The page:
You don't know existing work

Another hard thing in initial research is that you have to get acquainted with all that's already been done in your field. In some areas, this can mean that you need to spend months or years reading up the relevant literature, before you can hope to contribute anything meaningful or new to the discussion. Remember that the discussion is between people who have been reading each other's work for many years. If you are a newcomer, you have a lot of catching up to do.

More locally, if your research project has been started before you, you have to understand what people have been doing before you within that specific project, which is also hard. For instance, in computer science, you may have to get acquainted with other people's code, which is much harder and duller than starting out on your own cool new project from scratch.

There are advantages to being a newcomer, though: as your perspective is shaped more by the current state of things and less by the whole history of the discussion, your mind is freer to contribute new insights. So don't worry, you will not always remain in the shade of the people who were here before you.

Your skill and confidence will improve

A very general thing: when you start doing research, you are less skilled at it, so it feels even harder; when you become more skilled, it feels less hard. Now, you can never be entirely proficient at research: as soon as you really master something, you have to move on to something else. Yet you eventually practice meta-skills such as understanding things, thinking about them, organizing your time, etc. You accumulate a culture about your field (see previous point). Last, you exercise a bunch of tangential skills: mastering your tools, your computer, LaTeX, etc. So you become more skilled as time passes, and the tasks becomes less hard, and less daunting.

Also, as you get started, you are not so confident that you will be able to achieve anything in research. As time passes, you achieve a few things, and so you start becoming more confident, because you have objective proofs that you are competent. This point is even more general and a little bit meta, but it can be a huge deal, because lack of confidence and impostor syndrome is a huge problem for a lot of people in research. It's normal, it usually gets better, and in any case you normally get used to it after a while.

Privacy in public space

— updated

We can roughly divide the world in two regions: public space, where anyone can enter and watch what happens, and private space, where only selected people can get in and see what takes place inside. Of course, there are borderline conditions, such as space being either private or public depending on time of day (e.g., parks that close at night), some space being "public" but technically private property subjected to house regulations (e.g., inside a shop), and some space being "private" but with the technical possibility for outsiders to look inside (e.g., through windows, into a private home or vehicle, with convoluted mechanisms to explain why this is still a violation of privacy). Still, by and large, the distinction holds.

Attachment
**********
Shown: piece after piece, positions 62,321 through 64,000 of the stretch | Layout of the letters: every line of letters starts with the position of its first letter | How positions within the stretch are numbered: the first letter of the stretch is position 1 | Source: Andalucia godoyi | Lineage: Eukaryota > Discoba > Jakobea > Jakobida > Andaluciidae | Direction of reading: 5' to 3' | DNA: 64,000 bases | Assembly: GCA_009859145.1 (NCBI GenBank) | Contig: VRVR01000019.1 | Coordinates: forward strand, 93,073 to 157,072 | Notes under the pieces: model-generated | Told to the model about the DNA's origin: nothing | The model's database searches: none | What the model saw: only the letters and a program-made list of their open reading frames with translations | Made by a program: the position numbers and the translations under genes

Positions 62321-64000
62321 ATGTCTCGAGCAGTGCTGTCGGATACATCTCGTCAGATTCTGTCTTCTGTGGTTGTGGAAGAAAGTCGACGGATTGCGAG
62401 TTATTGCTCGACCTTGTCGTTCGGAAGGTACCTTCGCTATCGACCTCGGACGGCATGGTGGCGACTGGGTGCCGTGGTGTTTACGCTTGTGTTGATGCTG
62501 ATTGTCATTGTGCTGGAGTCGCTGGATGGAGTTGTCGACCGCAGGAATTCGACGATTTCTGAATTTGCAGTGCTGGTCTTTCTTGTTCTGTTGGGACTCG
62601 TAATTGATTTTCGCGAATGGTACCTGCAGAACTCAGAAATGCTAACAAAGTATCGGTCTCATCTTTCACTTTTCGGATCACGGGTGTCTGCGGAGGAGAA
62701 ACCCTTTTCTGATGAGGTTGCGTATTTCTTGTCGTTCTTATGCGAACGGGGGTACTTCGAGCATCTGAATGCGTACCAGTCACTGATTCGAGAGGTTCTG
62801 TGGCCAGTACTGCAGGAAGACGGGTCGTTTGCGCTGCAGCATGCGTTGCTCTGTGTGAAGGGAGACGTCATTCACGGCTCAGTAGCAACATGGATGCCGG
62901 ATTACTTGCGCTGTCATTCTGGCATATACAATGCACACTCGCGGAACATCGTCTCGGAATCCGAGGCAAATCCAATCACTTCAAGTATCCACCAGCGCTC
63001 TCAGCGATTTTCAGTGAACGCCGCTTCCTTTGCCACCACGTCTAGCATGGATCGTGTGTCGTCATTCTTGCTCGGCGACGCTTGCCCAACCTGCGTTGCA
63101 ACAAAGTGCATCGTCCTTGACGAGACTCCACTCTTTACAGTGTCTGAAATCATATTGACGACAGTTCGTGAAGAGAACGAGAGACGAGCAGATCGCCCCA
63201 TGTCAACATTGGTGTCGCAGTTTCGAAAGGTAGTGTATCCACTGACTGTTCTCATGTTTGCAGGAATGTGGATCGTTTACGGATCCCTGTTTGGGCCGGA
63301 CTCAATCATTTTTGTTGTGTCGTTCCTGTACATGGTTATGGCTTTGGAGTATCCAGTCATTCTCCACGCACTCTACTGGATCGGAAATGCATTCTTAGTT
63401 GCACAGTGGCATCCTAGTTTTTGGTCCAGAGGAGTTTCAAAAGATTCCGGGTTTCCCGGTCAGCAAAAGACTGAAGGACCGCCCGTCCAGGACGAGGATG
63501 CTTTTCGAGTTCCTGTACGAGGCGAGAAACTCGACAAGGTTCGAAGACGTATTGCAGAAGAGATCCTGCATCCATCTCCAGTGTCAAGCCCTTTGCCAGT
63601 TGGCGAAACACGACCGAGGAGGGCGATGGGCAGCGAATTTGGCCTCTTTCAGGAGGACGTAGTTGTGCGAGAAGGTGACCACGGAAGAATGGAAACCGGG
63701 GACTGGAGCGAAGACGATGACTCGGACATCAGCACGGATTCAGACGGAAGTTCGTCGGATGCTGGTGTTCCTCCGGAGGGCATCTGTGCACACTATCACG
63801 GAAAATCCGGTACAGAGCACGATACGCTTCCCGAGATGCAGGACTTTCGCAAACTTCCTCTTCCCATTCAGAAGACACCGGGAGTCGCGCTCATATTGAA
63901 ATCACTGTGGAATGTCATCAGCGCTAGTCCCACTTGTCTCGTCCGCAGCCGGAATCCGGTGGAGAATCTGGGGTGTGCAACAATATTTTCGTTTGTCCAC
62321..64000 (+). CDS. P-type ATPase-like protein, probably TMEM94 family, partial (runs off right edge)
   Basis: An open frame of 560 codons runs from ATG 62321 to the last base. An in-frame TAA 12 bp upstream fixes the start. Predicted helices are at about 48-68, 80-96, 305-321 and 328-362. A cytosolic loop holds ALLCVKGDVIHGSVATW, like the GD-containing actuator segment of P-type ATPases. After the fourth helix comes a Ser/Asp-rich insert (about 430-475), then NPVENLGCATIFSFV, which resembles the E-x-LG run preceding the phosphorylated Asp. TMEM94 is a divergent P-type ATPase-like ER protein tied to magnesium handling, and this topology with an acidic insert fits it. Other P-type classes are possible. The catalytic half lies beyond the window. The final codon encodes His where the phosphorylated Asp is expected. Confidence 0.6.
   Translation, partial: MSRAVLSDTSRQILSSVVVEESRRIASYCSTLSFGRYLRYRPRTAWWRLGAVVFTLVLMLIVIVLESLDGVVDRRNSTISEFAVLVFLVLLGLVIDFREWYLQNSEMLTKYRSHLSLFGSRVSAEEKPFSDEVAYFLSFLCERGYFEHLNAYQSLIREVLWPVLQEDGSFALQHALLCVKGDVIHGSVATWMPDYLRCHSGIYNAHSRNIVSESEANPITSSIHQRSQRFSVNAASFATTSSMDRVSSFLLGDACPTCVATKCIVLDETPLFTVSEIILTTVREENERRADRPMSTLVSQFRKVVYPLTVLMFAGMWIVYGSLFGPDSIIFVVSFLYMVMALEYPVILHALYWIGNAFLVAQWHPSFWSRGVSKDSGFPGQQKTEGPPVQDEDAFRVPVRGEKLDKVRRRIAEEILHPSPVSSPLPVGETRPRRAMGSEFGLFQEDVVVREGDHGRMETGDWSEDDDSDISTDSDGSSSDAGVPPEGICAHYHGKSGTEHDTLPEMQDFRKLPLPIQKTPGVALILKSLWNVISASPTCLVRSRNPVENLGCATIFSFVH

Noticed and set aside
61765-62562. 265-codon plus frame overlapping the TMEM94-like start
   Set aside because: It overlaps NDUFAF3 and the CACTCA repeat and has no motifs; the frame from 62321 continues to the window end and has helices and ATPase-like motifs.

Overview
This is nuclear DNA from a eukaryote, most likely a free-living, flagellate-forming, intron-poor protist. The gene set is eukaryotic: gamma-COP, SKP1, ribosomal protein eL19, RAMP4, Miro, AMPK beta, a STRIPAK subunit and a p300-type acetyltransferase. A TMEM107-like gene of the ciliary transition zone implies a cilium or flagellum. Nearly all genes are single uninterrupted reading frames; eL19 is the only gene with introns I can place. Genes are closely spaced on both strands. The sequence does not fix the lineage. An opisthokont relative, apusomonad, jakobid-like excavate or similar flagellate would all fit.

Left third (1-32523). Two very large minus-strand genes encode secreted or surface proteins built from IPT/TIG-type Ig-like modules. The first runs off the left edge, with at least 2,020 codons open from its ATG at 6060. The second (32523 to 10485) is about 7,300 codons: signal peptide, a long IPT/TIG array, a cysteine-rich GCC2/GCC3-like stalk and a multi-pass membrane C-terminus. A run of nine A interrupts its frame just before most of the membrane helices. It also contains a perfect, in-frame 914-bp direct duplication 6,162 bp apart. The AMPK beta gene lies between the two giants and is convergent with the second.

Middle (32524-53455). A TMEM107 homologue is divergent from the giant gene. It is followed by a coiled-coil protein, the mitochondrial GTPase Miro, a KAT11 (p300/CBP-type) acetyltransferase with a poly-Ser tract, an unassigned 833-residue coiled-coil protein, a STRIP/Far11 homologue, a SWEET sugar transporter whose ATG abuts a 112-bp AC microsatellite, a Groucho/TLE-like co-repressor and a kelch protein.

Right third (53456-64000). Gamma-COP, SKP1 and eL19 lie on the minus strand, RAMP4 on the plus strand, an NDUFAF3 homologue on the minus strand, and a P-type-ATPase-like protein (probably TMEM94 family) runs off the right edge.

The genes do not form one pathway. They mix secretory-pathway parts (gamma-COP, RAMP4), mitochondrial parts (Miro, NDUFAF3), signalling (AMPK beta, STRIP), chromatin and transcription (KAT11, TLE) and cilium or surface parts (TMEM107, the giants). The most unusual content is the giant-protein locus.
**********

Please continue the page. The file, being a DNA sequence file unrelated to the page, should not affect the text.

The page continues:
It seems that, by definition, there can be no expectation of privacy in public space, because, in principle, everything that happens there can be witnessed and recorded by anyone (and possibly shared publicly, although personality rights may apply). Yet, people rely on it to some extent. First, in terms of proximity: when you are with someone else (e.g., in a park) and there is no one around, you assume that your conversations are private, and (except in crowded environments) a third party cannot intrude and listen (because of the fuzzy assumption that, as long as they can sit elsewhere and enjoy an equivalent portion of the space, you should be entitled to your own spot; and that, when you talk and there is no one around, the information will not be recorded from far away). Second, in terms of unrelatedness, as people will sometimes indulge in a conversation with third parties within earshot under the assumption that they are not concerned by what is said (and politeness would require them not to pay attention). Third, in terms of continuity: you assume that no one knows your whereabouts at all times, because to do so they would have to stay close to you always, that is, follow you, and there is again an assumption that other's use of public space should not be "guided" by yours. Fourth, in terms of ephemerality: even if someone were to see or hear, you may assume that they will not retain a record of it forever, and that it is not possible to look up public space information about the past, because it was not archived.

My point is to focus on the last two privacy expectations, and show that they can break down when the notion of "public space" becomes altered by technology.

Today, a variety of entities (shops, police, etc.) have already installed CCTV cameras (within their private property or with applicable permits) to monitor public space. Cameras tend to become more and more widespread, so that more and more public space is filmed. The resulting trail of data is not eternal, for practical and legal reasons; but both limitations tend to disappear as time passes. So eventually we may assume that an uncoordinated bunch of actors will store traces which, together, could be used to reconstitute the entire history of everything visible in public space.

Now consider a second step which is currently starting to happen: CCTV cameras that upload their recordings to the cloud rather than storing them locally. This seems natural as more and more computing and storage is centralized in datacenters rather than on individual devices. Now, as I see no reason why cloud providers should not remain an oligopoly (or even become a monopoly), suddenly a growing proportion of the acquired data (in raw form) is available to a small number of actors. Incidentally, wiretapping ensures that various secret agencies also get access to the data.